Compressed hydrogen is an attractive alternative for meeting energy needs in the future. Hydrogen itself is plentiful and is versatile as fuel. Hydrogen is difficult to store though because it takes up a lot of volume. Compressed hydrogen seems to be the best form of hydrogen for fuel purposes because in this form it can be stored in a smaller space while retaining its energy potency. Additionally, compressed hydrogen, while still flammable, can be stabilized so it is less volatile, making it a good choice to power automobiles, homes and office buildings.
Compressed Hydrogen In Cars
Hydrogen is a renewable energy carrier. Being a carrier means that it is not a direct source of electricity, but can be used to produce electricity. Unlike fossil fuels, which are naturally occurring substances, hydrogen does not exist in its pure form in nature and must be extracted from other compounds. As an example, methanol, natural gas or water can be separated to release the hydrogen into its pure form to be used as fuel. In order to separate hydrogen into its pure form, energy from coal, wind, solar or nuclear power must be used.
Depending on what is used for extracting hydrogen, it is possible that hydrogen could ease our dependence on foreign oil and help clean up the environment as well. Hydrogen by itself is environmentally friendly. The by-product of using hydrogen for fuel is water. If hydrogen is extracted via solar, wind or hydro-electrical means (dams), there is little or no adverse reactions to the environment. Therefore, it is important to consider the manner of producing hydrogen as it affects the environment. Using hydrogen as fuel means a whole host of infrastructure issues will need to be resolved from production to storage to distribution.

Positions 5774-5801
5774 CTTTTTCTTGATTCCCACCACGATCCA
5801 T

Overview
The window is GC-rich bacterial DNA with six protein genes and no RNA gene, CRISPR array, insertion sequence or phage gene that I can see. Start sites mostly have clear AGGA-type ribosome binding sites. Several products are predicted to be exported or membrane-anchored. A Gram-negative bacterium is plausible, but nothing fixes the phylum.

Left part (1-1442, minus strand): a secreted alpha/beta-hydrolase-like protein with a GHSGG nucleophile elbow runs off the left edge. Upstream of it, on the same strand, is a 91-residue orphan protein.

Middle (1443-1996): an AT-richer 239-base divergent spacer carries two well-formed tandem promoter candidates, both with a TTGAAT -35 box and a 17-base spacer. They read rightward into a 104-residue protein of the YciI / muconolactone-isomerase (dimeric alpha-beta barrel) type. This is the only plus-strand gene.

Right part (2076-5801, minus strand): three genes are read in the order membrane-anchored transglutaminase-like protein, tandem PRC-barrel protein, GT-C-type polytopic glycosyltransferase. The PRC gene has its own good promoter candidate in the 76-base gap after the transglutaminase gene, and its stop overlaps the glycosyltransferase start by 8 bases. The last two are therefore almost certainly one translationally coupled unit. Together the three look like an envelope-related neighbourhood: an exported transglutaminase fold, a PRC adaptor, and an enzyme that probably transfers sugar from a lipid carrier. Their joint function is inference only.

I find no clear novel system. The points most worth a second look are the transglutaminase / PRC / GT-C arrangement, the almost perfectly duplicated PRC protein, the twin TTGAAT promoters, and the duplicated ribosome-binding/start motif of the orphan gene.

Compressed hydrogen storage is an issue because, at least for now, a hydrogen car with a 5,500 psi tank can only carry enough compressed hydrogen to travel about 100 - 200 miles (though 10,000 psi tanks are now being tested to increase the range to over 300 miles). Also, the price of hydrogen fuel on a per gallon or per liter basis will need to be comparable to today's gasoline prices.
As of yet there isn't a commercial infrastructure to support compressed hydrogen outside of what is being tested (mainly in California). Compressed hydrogen will most likely be one of the leading energies for transportation in the future, though. Research is focused on finding a means to store it that will be practical, relatively space efficient and that has the potential for mass marketing. Significant strides have been made in recent years to implement practical solutions to compression, storage and distribution problems, and compressed hydrogen may realize its potential in the not so distant future.